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Relocation

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  • The son had been the subject of litigation between his mother and his father in both India and England. The mother sought an order for the child to live with her in England, the father that the child live with him in India. The Guardian supported the mother's proposal. Williams J stated that the father's proposal was fundamentally undermined by the lack of any realistic means of implementing it in the short to medium term. The mother's proposal would best promote the child's welfare. The child would therefore live with the mother and spend time with the father in England, but he would not be allowed to travel to India with either parent until such time as a mirror order was in place there and all Indian litigation over him had ceased. Judgment, 17/03/2020, free
  • The mother applied for permission to relocate the daughter permanently to Kazakhstan, the mother’s home country. The legal test to be applied was the principle of the paramountcy of the child's best interests. Mostyn J's conclusion was that the mother's application was premature, and should not be granted before an internal relocation to London had been tried. He also ordered that the case be transferred back to the Family Court, the circumstances having not justified its transfer to the High Court. Judgment, 27/11/2019, free
  • The children lived in England with their mother, an English journalist, and had regular and extended contact with their father, a Dutch government worker. The father applied to relocate the children to the Netherlands. Both were described as exceptional parents by the CAFCASS officer, who thus made no recommendation either way. HHJ Moradifar found both parents charming, intelligent and focused on their children's welfare, which was the paramount consideration. A lack of justification for interference with the current living arrangements led to the husband's application being dismissed, but the judge made a "joint live with order" that the children should live with their father during substantial parts of the holidays. Judgment, 12/11/2019, free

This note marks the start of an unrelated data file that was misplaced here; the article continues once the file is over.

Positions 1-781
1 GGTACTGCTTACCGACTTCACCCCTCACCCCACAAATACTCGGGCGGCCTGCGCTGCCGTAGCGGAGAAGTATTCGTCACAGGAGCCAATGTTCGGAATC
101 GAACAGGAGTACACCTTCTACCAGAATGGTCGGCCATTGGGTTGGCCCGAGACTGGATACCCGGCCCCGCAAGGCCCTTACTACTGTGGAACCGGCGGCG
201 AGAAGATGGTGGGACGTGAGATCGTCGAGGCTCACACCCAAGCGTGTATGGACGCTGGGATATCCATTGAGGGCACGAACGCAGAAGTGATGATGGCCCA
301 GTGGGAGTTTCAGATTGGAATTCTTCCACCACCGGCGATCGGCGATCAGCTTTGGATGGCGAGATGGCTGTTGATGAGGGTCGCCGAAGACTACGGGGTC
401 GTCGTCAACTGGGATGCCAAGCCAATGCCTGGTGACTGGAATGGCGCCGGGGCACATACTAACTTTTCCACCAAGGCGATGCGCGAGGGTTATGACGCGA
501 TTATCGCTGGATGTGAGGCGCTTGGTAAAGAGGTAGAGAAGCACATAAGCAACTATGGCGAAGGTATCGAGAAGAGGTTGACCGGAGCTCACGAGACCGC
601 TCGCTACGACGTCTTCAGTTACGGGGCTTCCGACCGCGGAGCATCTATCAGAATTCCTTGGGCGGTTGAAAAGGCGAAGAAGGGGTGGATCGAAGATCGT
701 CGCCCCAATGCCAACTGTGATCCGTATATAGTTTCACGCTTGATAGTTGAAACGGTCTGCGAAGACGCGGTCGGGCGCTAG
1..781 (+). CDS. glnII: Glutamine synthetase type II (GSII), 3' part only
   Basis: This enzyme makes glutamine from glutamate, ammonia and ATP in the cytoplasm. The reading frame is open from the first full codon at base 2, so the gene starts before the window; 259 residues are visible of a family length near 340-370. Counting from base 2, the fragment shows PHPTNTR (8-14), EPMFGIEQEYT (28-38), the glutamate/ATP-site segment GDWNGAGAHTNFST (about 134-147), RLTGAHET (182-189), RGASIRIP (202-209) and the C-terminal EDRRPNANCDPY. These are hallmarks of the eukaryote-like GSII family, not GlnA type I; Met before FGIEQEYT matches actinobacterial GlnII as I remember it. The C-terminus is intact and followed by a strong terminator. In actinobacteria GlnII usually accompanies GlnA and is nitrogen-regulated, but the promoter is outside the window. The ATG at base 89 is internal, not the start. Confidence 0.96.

• The mother appealed against an order that she pay £109,394 in respect of the father's costs of a previous appeal. She had dropped that previous appeal after an attempt to bribe a Russian police officer (to instigate criminal charges against the father) led to her imprisonment. King LJ found that the judge had the jurisdiction to make the order for costs, and had made a decision within the ambit of his discretion. However, counsels' fees were unreasonable, and the appeal was allowed on that ground. The sum to be paid was reduced to £78,144. Underhill LJ and Moylan LJ agreed. Judgment, 22/07/2019, free
  • The father applied for the summary return to Germany of his two-year-old daughter, after the mother did not bring her back from a holiday. However, the father had not applied in the German courts for custody or contact, nor had the mother applied for custody, and Mostyn J criticised them for instead "devoting all their forensic energy to fighting this procedural battle". He found that the father had acquiesced in Article 13.1(a) terms to the daughter's continued living in the UK, and it would be precipitate to order her summary return before the matter had been brought before a German court. Judgment, 03/06/2019, free

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